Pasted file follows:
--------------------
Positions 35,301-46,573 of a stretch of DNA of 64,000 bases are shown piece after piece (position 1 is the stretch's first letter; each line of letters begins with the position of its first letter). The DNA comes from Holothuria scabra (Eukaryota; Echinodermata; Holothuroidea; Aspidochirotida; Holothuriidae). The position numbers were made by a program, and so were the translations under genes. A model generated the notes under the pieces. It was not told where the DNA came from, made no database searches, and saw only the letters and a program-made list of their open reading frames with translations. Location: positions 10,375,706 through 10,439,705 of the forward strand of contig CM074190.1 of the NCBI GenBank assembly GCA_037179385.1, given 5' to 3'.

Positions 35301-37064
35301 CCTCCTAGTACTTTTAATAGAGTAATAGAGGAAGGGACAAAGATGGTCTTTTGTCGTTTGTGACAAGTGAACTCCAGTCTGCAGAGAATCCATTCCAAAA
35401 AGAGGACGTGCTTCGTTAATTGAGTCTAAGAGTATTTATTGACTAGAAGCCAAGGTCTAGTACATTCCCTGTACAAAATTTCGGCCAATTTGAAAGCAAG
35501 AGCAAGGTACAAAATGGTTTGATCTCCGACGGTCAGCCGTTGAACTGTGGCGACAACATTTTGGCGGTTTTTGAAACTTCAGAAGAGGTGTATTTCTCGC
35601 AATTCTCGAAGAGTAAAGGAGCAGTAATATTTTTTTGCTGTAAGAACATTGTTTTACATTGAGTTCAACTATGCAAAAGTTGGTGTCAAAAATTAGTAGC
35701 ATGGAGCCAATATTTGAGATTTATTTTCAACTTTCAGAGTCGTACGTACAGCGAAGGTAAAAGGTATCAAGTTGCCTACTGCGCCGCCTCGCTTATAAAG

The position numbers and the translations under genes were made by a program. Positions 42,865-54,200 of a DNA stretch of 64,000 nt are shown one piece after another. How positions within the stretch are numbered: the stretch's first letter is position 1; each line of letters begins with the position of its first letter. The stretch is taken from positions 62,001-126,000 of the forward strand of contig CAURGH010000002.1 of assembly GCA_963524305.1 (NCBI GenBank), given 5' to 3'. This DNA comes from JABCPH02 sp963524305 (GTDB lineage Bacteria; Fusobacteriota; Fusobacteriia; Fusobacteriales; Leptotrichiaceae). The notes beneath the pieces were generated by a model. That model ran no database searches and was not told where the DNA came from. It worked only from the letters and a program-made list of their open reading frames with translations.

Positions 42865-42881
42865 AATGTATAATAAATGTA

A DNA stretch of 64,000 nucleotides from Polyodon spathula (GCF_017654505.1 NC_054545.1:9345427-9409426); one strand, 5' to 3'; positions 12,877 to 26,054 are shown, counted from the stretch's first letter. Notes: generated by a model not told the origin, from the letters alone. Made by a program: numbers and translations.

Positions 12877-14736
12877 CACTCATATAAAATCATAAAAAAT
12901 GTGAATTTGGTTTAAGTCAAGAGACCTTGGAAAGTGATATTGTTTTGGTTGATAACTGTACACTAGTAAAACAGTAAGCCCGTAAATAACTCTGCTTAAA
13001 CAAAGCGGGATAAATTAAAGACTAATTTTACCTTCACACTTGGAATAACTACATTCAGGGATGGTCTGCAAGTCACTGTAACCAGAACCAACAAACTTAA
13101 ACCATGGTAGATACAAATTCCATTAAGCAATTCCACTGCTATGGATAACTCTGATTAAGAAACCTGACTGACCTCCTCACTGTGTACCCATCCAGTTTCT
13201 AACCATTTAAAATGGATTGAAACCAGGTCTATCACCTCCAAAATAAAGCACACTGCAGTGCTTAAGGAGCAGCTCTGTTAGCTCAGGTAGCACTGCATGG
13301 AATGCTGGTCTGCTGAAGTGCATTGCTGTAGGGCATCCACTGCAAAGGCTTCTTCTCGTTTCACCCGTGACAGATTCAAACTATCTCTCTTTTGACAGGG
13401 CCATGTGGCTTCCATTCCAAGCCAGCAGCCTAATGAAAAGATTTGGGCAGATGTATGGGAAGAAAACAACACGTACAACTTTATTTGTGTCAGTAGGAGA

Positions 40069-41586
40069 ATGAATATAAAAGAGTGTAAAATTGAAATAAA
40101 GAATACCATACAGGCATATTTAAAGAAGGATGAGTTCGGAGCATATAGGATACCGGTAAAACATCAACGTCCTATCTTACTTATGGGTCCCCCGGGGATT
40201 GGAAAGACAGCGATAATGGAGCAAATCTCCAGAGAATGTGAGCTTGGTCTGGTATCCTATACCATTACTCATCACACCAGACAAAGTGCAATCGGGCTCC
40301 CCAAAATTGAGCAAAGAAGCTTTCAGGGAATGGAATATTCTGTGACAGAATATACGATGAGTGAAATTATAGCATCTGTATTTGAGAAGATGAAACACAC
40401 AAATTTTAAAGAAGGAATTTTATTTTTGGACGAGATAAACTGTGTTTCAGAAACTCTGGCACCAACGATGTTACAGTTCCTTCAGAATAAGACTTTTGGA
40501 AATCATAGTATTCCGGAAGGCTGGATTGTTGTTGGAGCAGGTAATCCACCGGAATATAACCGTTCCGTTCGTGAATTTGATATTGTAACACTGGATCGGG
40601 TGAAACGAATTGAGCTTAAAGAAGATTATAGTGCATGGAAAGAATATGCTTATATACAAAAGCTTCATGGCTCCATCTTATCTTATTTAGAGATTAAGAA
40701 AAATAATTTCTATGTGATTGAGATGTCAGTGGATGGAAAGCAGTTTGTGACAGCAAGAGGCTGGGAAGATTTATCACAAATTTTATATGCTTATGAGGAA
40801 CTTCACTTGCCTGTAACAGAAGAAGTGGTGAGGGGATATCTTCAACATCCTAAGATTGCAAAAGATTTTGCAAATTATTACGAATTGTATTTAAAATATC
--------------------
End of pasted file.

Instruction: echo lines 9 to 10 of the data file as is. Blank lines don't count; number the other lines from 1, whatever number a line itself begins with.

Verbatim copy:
Positions 42865-42881
42865 AATGTATAATAAATGTA